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University of Iowa News Release

Oct. 10, 2003

UI Kantorei Performs Oct. 24

Kantorei, the top vocal ensemble at the University of Iowa School of Music, will present its first full concert of the 2003-04 program year at 8 p.m. Friday, Oct. 24 in Clapp Recital Hall.

The concert, under the direction of Timothy Stalter, UI director of choral activities, will be free and open to the public.

The program will be divided into three sets. The first will comprise the seven movements of Cantata No. 12 of J.S. Bach, "Weinen, Klagen, Sorgen, Zagen" (Weeping, crying, sorrow, sighing). One of Bach's earlier cantatas, "Weinen, Klagen, Sorgen, Zagen" was written for the third Sunday of Easter and was first performed in 1714 in Weimar, where Bach was court organist to the Duke of Weimar. The performance will be accompanied by an instrumental ensemble.

The opening chorus from Cantata No. 12 was borrowed by Bach for the "Crucifixus" section of his Mass in B minor, which will be performed by Stalter with the University Symphony and Choruses for their Dec. 3 concert in Hancher Auditorium.

The concert's second set will be the a-capella Mass for double chorus by Frank Martin, a prominent Swiss composer of the mid-20th century. Composed in 1922, the Mass was unknown, laying unperformed in Martin's desk drawer until an acquaintance happened to see it and ask the composer about it. "It turned out to be a beautiful masterpiece," Stalter said, "filled with lush, rich harmonies and interesting rhythmic figures."

Stalter said the final set will comprise "a satirical and somewhat pessimistic -- but also humorous -- view of love from a variety of perspectives." It will include "Love Lost: A cycle of four satirical poems on love" by contemporary composer Paul Sjolund, which will be followed by "Due Cori di Michelangelo Buonarroti il Giovane" (Two choruses by Michelangelo Buonaroti the younger) by the 20th-century Italian composer Luigi Dallapiccola. The mood of these works is indicated by the titles of the two choruses: "Chorus of the unhappily married women" and "Chorus of the unhappily married men."

Kantorei is the premier choral ensemble of the School of Music. It is a touring ensemble of approximately 30 singers, most of whom are graduate students. Kantorei presents four or five concerts on campus each year, tours to off-campus performances and participates in major choral works with the University Symphony. Past tours have been international, including performances in Russia, Korea and Spain.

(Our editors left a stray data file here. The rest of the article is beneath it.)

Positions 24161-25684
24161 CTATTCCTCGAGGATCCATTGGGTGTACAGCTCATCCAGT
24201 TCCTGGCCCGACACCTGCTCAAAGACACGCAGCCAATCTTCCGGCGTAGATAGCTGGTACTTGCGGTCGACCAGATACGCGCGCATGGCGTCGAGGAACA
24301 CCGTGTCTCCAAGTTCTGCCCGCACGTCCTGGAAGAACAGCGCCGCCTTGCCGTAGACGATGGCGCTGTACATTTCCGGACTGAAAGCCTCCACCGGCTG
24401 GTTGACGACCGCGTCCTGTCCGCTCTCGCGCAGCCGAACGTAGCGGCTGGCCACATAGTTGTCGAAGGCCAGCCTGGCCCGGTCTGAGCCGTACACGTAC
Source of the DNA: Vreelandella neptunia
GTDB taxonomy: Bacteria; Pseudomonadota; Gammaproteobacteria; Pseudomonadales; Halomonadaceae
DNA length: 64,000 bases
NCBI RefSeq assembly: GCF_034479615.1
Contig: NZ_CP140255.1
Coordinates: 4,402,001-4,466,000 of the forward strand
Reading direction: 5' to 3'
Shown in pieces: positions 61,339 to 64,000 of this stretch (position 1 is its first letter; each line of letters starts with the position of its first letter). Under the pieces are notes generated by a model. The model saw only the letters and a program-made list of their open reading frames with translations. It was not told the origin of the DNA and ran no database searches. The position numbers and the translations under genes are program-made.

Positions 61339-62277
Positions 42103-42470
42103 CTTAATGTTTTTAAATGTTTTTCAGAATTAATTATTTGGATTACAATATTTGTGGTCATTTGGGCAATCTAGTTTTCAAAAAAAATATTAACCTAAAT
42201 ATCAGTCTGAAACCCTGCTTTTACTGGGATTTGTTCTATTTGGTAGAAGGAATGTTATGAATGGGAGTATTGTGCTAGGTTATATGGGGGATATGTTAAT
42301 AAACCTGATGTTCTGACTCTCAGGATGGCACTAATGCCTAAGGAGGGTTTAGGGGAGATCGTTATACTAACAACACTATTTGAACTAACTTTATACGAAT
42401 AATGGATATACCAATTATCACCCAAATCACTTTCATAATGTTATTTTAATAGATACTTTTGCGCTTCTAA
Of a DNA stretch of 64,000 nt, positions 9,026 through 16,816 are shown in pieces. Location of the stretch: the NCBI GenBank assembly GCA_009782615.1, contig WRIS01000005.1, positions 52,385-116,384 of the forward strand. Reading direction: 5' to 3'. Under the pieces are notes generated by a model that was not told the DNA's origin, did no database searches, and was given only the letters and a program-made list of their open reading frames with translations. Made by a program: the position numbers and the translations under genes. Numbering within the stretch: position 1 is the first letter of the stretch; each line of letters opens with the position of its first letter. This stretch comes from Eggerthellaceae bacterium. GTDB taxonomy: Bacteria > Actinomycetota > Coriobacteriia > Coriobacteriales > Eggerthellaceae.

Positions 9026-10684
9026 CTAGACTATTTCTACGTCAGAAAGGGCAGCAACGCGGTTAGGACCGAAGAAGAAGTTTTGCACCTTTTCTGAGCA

Stalter joined the UI faculty as director of choral activities in 1999. He teaches graduate conducting courses and administers the graduate program in choral conducting. He has research interests in teaching conducting to undergraduate and graduate students and historical music performance practices. An active member of the American Choral Directors Association, he frequently presents clinics and workshops in choral conducting around the United States.

In addition to conducting and teaching choral music, Stalter is active as a tenor soloist in the United States and abroad. A specialist in the music of the Renaissance, Baroque and Classical periods, he is known for his performances as the Evangelist in the Passions of J.S. Bach and Heinrich Schuetz. He has appeared as tenor soloist with Apollo's Fire, the Newfoundland Symphony, the North Carolina Symphony, the Robert Shaw Festival Singers in France, the Robert Shaw Chamber Choir in Atlanta, the Classical Music Seminar and Festival in Eisenstadt, Austria, and the Shenandoah Valley Bach Festival. He has recorded as tenor soloist with conductor Robert Shaw on two compact discs released on the Telarc label.

Prior to coming to the UI, Stalter was on the faculty of the University of Wisconsin-Madison, the University of Wisconsin-Stevens Point and Goshen College in Indiana. He received a doctorate from the University of Wisconsin, where he studied with renowned choral conductor Robert Fountain, and a masters from the University of Illinois, where he studied with Don Moses, who was UI director of choral activities in the 1980s.

The School of Music is part of the Division of Performing Arts in the UI College of Liberal Arts and Sciences.

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